Then two things happened almost simultaneously, online booking and budget air fares. Say what you like about Ryanair – and everyone always has an opinion – but it changed travel as dramatically in the late 90s and noughties as Benidorm did in the 50s and 60s (probably only a question of time before Michael O’Leary’s applying for World Heritage Status).

Suddenly holidays could be ‘packaged’ by people themselves and travellers didn’t need to spend a fortune to have a bit of independence. The world got smaller, exotic destinations were accessible and relatively inexpensive, more holidays a year were taken and short breaks became a big thing.

But with greater independence came greater impact and now one of the biggest travel concerns is how much potential damage there is in our hunger for more far flung, extreme and fragile destinations. Conscientious travellers, wise to this now, don’t dismiss Europe as ‘done’, they just look at it differently and a bit more carefully. The Costa Blanca is also fascinating Andalusia, the Costa del Sol is still surrounded by magnificent sierra and you don’t need to go stomping around remote Polynesian villages to find authenticity.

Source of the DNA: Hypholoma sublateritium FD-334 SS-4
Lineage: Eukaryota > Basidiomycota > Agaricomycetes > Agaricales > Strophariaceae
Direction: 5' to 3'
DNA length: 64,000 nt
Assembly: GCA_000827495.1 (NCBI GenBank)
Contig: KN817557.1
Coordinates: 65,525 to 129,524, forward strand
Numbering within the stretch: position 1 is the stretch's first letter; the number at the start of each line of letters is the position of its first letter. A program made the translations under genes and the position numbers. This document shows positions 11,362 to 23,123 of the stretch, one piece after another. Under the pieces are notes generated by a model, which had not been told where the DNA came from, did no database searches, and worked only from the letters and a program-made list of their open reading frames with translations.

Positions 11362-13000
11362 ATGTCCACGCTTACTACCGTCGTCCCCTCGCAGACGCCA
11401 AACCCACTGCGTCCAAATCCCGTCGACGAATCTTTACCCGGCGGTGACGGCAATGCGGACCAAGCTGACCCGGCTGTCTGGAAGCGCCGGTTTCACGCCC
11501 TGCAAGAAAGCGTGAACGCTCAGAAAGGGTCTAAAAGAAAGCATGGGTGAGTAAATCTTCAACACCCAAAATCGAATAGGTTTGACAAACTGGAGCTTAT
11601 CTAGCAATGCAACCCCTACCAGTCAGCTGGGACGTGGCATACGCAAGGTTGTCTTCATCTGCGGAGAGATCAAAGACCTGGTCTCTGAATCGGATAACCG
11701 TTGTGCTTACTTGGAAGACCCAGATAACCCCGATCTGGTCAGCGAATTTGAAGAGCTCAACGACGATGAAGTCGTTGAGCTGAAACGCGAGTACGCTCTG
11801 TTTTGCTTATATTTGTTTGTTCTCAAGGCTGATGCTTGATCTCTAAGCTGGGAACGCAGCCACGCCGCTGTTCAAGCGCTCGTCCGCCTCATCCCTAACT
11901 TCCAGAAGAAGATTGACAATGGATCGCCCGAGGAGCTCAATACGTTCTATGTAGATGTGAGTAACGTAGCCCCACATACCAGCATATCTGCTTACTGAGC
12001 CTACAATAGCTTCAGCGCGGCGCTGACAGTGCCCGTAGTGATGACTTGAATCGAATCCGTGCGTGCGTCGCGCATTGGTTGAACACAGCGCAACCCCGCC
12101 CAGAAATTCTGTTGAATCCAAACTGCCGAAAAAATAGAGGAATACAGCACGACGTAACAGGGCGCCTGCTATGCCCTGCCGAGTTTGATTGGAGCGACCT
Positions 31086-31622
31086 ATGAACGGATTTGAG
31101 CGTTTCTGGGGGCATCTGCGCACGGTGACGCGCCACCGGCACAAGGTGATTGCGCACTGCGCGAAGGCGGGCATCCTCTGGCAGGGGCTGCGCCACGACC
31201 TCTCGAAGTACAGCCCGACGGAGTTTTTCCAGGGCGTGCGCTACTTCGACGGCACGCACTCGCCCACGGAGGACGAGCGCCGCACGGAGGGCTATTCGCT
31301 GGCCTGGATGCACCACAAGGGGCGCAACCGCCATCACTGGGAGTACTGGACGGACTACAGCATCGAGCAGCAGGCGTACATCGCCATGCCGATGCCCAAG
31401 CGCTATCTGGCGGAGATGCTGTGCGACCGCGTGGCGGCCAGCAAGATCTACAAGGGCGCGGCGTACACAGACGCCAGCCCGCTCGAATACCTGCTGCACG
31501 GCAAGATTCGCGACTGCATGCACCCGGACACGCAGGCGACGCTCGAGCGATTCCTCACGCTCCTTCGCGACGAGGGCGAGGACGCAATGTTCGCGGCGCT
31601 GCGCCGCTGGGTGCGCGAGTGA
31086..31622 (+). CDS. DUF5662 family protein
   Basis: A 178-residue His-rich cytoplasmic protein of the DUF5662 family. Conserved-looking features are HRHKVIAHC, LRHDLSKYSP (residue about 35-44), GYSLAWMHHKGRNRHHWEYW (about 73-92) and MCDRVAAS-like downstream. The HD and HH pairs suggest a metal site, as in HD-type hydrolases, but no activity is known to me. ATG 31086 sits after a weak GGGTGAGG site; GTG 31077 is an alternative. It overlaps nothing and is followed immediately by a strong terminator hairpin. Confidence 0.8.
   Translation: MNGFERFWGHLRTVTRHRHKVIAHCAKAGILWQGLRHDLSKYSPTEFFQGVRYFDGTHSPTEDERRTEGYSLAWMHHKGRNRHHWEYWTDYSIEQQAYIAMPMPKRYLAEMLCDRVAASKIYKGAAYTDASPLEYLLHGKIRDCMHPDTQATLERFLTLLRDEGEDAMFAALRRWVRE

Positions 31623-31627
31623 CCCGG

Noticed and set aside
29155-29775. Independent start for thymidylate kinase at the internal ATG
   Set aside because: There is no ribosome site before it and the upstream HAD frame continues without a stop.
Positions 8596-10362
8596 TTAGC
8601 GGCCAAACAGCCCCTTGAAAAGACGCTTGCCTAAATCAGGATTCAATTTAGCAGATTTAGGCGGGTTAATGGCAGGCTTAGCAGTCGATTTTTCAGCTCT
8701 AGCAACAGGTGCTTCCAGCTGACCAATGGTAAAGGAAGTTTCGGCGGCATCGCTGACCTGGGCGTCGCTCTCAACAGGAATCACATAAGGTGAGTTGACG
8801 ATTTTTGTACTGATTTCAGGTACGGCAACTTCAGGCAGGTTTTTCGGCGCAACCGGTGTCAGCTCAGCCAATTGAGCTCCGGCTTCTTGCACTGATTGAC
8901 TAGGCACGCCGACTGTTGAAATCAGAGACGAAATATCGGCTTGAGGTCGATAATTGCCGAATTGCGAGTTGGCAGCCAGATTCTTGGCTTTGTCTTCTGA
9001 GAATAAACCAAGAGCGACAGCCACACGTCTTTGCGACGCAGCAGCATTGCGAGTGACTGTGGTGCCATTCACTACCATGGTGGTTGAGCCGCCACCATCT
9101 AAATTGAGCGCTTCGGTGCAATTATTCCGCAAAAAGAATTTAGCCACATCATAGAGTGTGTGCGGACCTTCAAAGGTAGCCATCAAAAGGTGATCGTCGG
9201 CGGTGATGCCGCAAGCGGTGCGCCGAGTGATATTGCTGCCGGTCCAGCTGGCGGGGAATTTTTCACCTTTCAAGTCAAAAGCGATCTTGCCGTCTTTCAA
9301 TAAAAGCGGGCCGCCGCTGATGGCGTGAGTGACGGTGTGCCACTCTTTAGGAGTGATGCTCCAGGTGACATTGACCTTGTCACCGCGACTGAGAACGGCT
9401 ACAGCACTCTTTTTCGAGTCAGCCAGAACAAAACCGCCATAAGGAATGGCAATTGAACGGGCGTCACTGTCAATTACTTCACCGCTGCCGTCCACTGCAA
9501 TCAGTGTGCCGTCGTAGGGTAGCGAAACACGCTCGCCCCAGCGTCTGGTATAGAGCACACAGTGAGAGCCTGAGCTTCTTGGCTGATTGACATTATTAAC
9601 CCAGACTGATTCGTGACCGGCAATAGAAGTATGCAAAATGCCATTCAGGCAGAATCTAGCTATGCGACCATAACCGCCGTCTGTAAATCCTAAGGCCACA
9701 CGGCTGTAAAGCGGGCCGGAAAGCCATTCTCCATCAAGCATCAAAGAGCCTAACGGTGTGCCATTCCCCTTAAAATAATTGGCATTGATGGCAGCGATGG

So that’s the past, what now? If you’re reading studies that tell you Package Holidays are making a comeback, check out the fine print. Remodelled ‘packages’ are effectively independent holidays only you pay a high price for someone else to take charge. So not really the kind of deal your average fun-loving post-war Brit was looking for? In fact, closer to 1860’s European World Tours than 1960’s sun, sand, sea and sangria.

Will Benidorm get its UNESCO status? If it does, is it deserved? We’ll see. One thing we can tell you for sure, Corsica, where it really all started back in 1950, won’t care a bit. The little island that birthed a holiday revolution hasn’t regretted its part in history for a moment. It’s still one of the Mediterranean’s loveliest destinations, completely unspoiled and looking forward to another sixty five years of flawless beaches, concrete-free towns, heart-breaking cities and an interior so rugged and untamed it can make extreme cyclists weep. It might come down to economics at the end of the day, but we like to think Corsica planned it this way all along.